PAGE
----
The weka (Gallirallus australis scotti) is an iconic New Zealand bird and cute and curious. It's habit gives the impression of being slightly off-hand with humans. It is curious of their doings
but acts as if it is unaware of their presence until a sudden movement gets them moving away only to come back. We met them in both the forest of Ulva Island and on the
The weka is a flightless rail and three times the size of its nearest relative. Like many birds in New Zealand as they became flightless they became larger (and slower breeders). Weka are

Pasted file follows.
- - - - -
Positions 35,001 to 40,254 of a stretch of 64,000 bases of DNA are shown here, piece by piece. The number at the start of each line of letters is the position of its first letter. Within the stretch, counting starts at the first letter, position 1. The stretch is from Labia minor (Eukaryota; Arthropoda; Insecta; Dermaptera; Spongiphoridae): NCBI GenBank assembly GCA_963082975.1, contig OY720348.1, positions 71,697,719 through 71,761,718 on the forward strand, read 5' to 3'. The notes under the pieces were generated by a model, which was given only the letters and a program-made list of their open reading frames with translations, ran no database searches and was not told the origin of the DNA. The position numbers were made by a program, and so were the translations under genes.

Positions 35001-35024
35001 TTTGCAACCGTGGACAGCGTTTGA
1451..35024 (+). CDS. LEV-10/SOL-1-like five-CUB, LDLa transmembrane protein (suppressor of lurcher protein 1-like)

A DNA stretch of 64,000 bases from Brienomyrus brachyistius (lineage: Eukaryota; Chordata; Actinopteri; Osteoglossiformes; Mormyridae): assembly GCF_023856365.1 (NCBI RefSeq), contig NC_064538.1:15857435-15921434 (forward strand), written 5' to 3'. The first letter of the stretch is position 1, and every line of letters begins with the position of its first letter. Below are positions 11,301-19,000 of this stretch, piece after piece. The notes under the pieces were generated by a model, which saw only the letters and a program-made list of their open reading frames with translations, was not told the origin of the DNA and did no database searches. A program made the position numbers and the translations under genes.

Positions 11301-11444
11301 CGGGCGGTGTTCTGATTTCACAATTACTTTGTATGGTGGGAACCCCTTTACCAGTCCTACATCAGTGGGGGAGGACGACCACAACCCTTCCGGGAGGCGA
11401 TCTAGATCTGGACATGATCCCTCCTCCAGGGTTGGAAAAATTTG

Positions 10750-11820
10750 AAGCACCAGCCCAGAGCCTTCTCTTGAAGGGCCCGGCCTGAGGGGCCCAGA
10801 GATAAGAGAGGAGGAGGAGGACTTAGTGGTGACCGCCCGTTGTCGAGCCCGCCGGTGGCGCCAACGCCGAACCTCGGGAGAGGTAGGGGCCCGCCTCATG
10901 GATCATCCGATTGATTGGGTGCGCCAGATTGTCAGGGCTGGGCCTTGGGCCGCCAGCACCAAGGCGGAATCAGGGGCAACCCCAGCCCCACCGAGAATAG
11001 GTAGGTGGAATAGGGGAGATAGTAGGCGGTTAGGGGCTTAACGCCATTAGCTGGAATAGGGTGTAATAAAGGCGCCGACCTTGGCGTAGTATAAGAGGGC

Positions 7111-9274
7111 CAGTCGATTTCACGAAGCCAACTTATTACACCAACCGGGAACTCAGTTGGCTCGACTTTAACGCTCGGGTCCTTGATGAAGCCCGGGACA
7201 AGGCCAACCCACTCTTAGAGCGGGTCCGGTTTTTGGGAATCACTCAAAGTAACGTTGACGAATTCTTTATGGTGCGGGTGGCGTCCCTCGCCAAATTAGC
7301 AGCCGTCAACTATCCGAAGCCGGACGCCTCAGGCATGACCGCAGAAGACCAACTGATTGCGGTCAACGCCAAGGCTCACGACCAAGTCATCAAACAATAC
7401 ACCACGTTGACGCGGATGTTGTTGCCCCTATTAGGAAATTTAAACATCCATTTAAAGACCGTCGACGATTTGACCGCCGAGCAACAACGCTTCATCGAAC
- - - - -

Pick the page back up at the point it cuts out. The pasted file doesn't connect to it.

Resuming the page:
vulnerable to ground predators - particularly ferrets, dogs, stoats - and are absent from large parts of New Zealand.
The male weka weighs up to 1kg and they were eaten by Maori and settlers as 'woodhen'. They themselves predate vulnerable ground nesting birds and have been moved off some islands to
protect breeding Cook's and South Georgian diving petrels. Some harvesting of weka is still permitted on the muttonbird (Sooty Sheerwater) islands of the Foveaux Strait (see my page here on